It’s just time that those cats face facts. You guys getting a little work done are kidding yourselves. You’re chasing fool’s gold and there’s no reason to do so. You see, women are more evolved than men, and they’re not as hung up on the outside packaging as men are. Do looks matter to them? Yes, but we’ve all seen stunning women on the arm of average looking guys. When you ask those women what’s important to them, they’ll say “personality” every time. So, there’s no need for a man to seek out “Dr. 90210” or any other plastic surgeon with a reality show. You’ve got visible signs of aging? Well, so does Sean Connery, and you don’t see him complaining, do you? Suck it up and be a man, dude.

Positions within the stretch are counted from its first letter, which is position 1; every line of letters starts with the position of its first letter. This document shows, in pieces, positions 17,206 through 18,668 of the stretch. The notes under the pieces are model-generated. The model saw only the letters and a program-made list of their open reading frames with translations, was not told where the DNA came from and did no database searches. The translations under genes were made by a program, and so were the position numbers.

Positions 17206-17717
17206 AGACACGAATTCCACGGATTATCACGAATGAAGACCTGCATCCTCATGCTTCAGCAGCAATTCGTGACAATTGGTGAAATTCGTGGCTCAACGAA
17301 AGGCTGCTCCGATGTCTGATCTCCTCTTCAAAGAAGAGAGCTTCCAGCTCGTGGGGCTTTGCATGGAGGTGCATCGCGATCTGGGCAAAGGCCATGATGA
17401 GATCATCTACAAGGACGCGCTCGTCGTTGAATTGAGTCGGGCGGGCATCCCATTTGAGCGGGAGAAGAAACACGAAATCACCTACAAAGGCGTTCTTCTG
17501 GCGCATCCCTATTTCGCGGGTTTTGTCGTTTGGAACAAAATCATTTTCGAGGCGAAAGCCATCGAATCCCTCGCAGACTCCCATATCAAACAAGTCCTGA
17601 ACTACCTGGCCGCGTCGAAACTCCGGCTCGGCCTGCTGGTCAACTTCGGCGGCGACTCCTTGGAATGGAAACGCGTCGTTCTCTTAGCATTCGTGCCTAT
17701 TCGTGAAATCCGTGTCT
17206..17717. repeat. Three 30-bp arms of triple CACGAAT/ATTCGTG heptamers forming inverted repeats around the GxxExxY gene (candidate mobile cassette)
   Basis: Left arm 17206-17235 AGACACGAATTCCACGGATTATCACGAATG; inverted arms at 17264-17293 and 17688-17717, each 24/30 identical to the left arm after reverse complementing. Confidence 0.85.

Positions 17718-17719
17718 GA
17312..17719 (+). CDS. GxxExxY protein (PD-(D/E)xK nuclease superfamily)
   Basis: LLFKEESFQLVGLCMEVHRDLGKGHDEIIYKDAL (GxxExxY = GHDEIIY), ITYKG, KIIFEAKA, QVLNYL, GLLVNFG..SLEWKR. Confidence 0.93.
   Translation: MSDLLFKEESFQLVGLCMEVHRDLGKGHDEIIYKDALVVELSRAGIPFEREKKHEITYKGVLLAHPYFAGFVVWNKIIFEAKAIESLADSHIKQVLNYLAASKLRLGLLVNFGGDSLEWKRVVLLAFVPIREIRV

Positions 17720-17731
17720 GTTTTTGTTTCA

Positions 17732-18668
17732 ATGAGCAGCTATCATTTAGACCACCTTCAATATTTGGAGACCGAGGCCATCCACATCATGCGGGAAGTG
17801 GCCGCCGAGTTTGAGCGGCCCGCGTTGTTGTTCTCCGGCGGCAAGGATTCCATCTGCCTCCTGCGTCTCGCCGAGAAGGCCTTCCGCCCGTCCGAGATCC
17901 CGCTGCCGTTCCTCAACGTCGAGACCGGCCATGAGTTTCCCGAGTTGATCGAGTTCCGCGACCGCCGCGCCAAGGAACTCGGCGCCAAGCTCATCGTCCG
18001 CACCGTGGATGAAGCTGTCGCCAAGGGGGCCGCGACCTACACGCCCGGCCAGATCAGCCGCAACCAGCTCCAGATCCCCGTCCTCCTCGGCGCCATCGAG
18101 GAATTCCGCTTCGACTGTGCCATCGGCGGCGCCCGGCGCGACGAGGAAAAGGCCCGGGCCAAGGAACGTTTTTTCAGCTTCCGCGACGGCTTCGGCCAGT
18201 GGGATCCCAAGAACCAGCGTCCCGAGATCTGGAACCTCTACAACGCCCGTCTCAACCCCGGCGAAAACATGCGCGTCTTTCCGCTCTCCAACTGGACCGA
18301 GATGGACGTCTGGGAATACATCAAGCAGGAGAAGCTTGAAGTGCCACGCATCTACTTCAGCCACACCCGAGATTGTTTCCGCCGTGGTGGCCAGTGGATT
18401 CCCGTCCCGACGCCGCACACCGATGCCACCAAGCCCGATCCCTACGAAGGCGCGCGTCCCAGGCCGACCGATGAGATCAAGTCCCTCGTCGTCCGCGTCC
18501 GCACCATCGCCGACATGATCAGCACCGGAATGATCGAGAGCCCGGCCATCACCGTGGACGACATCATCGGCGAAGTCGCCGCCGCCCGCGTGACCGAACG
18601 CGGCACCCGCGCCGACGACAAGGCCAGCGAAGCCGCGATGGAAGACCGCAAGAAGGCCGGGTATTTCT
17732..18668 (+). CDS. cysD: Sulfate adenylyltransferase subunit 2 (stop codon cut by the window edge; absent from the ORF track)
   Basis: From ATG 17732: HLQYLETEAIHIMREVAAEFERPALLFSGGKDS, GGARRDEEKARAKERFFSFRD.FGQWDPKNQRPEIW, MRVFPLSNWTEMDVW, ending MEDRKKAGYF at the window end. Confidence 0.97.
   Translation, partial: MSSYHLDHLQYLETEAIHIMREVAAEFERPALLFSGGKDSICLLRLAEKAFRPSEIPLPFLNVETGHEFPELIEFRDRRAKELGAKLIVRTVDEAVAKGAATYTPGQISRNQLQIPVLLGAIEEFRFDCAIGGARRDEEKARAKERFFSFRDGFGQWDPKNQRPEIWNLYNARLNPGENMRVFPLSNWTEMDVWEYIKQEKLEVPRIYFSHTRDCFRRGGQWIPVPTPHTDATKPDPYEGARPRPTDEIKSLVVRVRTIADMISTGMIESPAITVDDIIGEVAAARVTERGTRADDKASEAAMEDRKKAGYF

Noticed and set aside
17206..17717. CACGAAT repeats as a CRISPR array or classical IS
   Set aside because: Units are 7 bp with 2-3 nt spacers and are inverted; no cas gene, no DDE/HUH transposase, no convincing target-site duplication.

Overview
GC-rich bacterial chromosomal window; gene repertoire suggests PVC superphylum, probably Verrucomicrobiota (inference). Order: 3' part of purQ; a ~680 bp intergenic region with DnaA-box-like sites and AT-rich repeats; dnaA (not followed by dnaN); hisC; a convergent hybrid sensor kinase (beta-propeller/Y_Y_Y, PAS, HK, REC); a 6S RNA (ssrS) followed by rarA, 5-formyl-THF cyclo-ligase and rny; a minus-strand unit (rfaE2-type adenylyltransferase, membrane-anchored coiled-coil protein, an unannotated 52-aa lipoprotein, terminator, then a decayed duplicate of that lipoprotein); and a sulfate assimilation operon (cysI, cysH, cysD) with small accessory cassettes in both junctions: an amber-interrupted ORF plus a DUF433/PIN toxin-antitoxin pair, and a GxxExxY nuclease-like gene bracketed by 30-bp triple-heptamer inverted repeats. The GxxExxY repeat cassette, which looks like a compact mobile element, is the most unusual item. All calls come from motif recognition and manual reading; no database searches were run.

First of all, as a man, you have to realize that there is a natural order to things; and if you’re smart and want to lead a stress-free life, you don’t go around tinkering with nature. We’ve all seen by now how very fragile the average ecosystem is. Mother Nature intended for the lives of men to be relatively simple, just like a Tom & Jerry cartoon. For those not familiar with William Hanna and Joseph Barbera’s classic cartoon duo, Tom, the pampered house cat, chases, Jerry, the mouse. The majority of the time, it’s hilarity and hijinks galore, with Jerry usually outwitting Tom by the end of the cartoon. Spike, the burly English bulldog next door, chases Tom on those occasions when he appears as a guest star. Jerry, by the way, had to replace that prima donna, Mickey Mouse, in the 1945 musical Anchors Aweigh with Gene Kelly, when Mickey’s agent started demanding more screen time. Mickey’s posse didn’t help matters any when Goofy and Donald destroyed a sound stage by accidentally setting off several cases of very powerful exploding cigars. But I digress…